The dog days of summer are here. The sun is shining and outdoor activities are in high swing. One thing most people don’t remember is that it’s time to make sure your pet is protected from the sun. That’s right - our furry friends, just like us, can suffer from the damaging effects from the sun’s powerful rays.
Excess sun exposure can be painful, can lead to sunburns, and increases the risk of certain types of skin cancer. The sun gives off different kinds of ultraviolet rays: UVB and UVA. UVB rays can cause sunburns and UVA can cause certain types of skin cancer.
Most dogs and cats have hair that helps protect them from sun damage. However, cats and dogs who have short, thin or no hair are more susceptible to sunburns and developing skin cancer. Areas like ears, the bridge of the nose, lips, eyelids, and the belly or groin areas of your pet are also more vulnerable due to the lack of hair or pigment. Due to the lack of protective melanin pigment, white cats and dogs also have a higher risk of sun damage and skin cancer. So what do you do to protect your pet?
The more time your pet spends outside in the sun, especially during peak sun exposure (between 10am- 3pm), the higher the risk of sun related problems.
Shade and fresh water should be available at all times. If your pet must be outside, provide sun block tops for the kennel or housing area. Just like for us, water activities and sports can intensify the sun’s harmful rays.
Many cats enjoy sleeping in windowsills and lying in the sun for several hours a day. Light-skinned and thin haired cats who spend a lot of time in the sun have an increased risk for a certain type of skin cancer called squamous cell carcinoma. Areas of little or no fur tend to be effected the most: ears (especially the tips), nose, belly, groin and legs. Things you can do to help: keep your cat inside during peak sun exposure and apply shades or UV film over your windows to cut down on harmful rays.
Shaving a pet can decrease the pet’s natural sun protection
Pet fur is completely different than human hair. Cat and dog fur coats help them regulate temperature in warm and cold weather as well as acting as a natural sun barrier.
Sun protective clothing
There are now many companies offering solar protective gear for dogs. Rash guards are specialized shirts contain UVA/UVB ray protection rated UPF 50+. Companies such as Playapup, Body Glove Pet and EzyDog all make canine rash guards that come in a variety of sizes and designs. All three companies can be found on Amazon.com.
Doggles are specialized canine eye protection that offers 100% UV protective lenses.
Sun protective clothing may increase the likelihood your pet will overheat or suffer heat stroke. Always watch your pet for signs of overheating: hyperventilation, excessive panting, dry gums that become pale, increased salivation, erratic or rapid pulse, confusion, weakness, diarrhea, vomiting, and possibly rectal bleeding.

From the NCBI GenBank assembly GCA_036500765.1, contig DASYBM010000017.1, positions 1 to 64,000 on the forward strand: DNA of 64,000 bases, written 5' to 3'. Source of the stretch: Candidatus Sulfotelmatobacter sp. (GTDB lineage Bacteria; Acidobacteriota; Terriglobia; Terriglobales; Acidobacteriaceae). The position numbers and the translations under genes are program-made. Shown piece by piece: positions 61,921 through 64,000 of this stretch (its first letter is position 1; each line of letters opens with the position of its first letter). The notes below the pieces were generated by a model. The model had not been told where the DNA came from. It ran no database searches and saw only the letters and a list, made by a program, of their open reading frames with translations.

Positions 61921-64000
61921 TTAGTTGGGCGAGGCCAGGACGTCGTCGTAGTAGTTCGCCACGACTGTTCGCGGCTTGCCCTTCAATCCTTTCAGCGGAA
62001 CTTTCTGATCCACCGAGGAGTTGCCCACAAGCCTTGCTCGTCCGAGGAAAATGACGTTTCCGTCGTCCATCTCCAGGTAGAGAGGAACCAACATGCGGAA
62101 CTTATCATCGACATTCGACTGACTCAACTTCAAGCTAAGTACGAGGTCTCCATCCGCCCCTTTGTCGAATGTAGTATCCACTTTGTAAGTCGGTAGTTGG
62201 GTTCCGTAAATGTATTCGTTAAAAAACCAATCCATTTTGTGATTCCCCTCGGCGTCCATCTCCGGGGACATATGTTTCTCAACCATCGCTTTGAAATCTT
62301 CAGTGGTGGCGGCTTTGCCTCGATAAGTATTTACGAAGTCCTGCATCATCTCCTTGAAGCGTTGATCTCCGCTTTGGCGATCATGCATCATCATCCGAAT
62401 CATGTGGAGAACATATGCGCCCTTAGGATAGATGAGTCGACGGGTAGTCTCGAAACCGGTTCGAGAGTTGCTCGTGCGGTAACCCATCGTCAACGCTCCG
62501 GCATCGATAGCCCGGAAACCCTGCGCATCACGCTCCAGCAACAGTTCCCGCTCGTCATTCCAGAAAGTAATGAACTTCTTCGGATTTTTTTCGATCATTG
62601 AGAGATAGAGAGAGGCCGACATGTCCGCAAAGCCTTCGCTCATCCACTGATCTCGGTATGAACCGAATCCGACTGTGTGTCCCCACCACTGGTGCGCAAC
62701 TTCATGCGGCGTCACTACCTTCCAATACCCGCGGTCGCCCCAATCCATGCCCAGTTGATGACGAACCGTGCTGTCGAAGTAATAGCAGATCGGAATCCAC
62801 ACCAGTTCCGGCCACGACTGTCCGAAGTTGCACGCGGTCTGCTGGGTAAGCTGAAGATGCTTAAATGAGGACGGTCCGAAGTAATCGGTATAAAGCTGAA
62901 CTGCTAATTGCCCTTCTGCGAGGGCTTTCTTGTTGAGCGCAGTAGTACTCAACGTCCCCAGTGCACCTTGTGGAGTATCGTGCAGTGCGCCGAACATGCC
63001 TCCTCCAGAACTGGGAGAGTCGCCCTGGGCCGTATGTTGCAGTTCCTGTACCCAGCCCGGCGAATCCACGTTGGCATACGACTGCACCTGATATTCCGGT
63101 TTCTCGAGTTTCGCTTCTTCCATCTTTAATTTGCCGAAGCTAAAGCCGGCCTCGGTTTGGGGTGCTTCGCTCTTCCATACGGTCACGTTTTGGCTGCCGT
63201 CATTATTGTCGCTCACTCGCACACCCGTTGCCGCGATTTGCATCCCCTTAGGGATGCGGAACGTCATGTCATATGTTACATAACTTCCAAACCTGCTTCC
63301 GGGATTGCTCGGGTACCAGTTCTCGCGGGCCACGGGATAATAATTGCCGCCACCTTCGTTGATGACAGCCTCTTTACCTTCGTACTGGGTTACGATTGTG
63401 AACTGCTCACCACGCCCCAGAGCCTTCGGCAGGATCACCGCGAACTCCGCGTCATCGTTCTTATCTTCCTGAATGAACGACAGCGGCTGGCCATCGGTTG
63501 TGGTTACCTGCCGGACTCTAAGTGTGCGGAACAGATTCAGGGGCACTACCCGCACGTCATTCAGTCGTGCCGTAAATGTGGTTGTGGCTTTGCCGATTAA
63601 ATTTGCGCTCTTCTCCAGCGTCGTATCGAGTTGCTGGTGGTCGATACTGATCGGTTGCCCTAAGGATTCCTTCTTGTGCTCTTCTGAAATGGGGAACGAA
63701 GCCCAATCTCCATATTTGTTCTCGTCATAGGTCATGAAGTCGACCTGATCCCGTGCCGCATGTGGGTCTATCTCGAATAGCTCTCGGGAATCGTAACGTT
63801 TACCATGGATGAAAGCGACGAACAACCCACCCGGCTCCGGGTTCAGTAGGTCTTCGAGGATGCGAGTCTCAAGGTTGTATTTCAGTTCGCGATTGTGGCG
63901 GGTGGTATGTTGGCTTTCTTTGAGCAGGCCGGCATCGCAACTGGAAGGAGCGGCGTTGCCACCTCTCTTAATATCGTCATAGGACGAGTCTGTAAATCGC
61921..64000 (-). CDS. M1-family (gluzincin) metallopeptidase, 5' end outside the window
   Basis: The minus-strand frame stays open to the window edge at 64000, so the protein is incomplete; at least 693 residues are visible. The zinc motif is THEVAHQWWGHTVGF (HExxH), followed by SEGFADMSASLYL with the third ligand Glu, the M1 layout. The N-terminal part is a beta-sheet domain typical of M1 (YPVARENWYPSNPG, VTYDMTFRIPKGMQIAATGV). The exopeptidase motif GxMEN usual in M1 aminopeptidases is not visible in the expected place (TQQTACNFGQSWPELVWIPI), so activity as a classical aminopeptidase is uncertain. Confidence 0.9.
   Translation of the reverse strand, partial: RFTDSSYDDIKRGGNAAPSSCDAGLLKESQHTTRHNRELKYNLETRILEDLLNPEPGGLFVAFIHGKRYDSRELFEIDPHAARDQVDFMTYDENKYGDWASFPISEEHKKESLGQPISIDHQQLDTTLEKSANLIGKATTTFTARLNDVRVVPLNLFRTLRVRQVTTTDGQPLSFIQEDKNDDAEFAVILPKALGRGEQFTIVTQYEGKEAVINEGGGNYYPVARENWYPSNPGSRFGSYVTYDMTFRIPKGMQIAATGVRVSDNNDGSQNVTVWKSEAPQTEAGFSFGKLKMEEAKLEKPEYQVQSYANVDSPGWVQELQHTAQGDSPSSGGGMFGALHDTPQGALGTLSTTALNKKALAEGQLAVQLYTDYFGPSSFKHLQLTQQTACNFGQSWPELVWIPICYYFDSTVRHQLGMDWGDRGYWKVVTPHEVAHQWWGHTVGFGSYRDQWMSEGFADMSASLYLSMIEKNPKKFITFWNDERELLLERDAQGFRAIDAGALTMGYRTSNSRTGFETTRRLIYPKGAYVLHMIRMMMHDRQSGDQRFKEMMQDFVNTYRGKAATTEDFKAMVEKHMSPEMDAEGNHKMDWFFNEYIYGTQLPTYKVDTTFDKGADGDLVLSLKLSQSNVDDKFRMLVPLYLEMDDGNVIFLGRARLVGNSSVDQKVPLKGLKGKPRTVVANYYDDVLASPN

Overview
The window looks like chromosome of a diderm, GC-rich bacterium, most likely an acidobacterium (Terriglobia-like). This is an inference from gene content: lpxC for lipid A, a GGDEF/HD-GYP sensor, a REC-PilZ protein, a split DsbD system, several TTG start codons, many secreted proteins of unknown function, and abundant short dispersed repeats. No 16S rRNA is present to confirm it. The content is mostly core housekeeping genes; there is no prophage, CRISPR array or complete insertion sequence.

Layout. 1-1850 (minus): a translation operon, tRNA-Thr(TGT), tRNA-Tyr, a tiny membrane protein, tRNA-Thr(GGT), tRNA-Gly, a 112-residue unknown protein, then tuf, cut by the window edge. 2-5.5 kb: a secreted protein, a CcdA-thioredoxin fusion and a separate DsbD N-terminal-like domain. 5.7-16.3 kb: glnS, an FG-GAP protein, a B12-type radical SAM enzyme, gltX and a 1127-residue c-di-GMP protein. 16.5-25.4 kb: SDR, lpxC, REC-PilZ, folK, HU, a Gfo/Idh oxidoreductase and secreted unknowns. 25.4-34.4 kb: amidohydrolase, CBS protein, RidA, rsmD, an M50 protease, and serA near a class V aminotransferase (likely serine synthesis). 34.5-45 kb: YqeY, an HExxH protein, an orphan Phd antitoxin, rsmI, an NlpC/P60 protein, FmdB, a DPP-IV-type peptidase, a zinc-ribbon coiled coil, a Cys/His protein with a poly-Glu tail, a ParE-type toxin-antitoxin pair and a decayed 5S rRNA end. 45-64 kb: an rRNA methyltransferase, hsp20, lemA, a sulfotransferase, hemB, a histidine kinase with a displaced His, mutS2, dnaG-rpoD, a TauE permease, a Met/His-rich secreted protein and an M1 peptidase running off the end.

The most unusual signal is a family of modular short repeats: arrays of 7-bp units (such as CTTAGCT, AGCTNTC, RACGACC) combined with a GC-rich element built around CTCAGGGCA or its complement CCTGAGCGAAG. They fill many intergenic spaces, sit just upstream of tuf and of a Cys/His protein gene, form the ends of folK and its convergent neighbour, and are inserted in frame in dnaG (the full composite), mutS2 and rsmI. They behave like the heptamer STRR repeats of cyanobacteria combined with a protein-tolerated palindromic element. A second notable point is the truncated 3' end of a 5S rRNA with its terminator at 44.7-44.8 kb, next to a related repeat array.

When selecting a sunscreen for your pet, pick one that is approved for use on the species you will using it on (dog or cat), that blocks both UVA and UVB rays and that provides atminimum SPF 15 or SPF 30. Sunscreen should be hypoallergenic, fragrance free and dye free. Human sunscreens should be avoided because they may contain ingredients that can be toxic to a dog or cat if licked off and ingested.
There are many sunscreens labeled for dogs, but read the label carefully. Zinc Oxide is toxic if your pet ingests it, causing severe anemia. Para-aminobenzoic acid (also known as PABA) is an ingredient that is also toxic to dogs if ingested. Always be careful not to get the sunscreen in your pet’s eyes. Apply a small amount to a small area on your pet to test for reaction before applying all over the body. If using a spray sunscreen, spray directly into your cupped hand then rub it over your dog. Sprays can be startling to dogs when directly applied to the skin. Don’t forget to reapply sunscreen at least every 4-6 hours.
Be sure to use a sunscreen that is labeled for use on cats. Many things that dogs can tolerate are toxic to cats. In addition to zinc oxide and PABA, salicylates are extremely toxic to cats. Octyl salicylate, homosalate, and ethyhexyl salicylate are active ingredients that should never be used on a cat. The most common salicylate is acetylsalicylic acid which is also known as aspirin and is very toxic to cats. Cats are very good groomers and will lick off sunscreen so be sure to use a product specifically formulated for cats.
WARNING: If your pet develops skin irritation or reacts to any topical sunscreen, wash it off and contact your veterinarian at Animal Hospital of North Asheville immediately. Also, call for an appointment if you notice any suspicious skin lesions or bumps as skin cancer is always a possibility. Please consult your veterinarian prior to using any human products or medications on your pet.
Ultimately, the best protection is avoiding prolonged sun exposure and making sure your pet has routine skin exams. Skin exams will be done as part of your pet’s Annual Comprehensive Physical exam each year, but always monitor your pet for new lesions or changes to their skin. Be sure to schedule an appointment at Animal Hospital of North Asheville if you have any concerns. Keep your pet out of the sun during peak sun times, between 10:00 A.M. and 3:00 P.M. And remember, even the best pet sun protection offers no protection from overheating and heat stroke. If you are heading out for a summertime adventure on a hot, sunny day, leaving your dog at home may be the safest choice. Finally, sun protection isn’t just a seasonal safety habit to follow; sun protection is important year-round.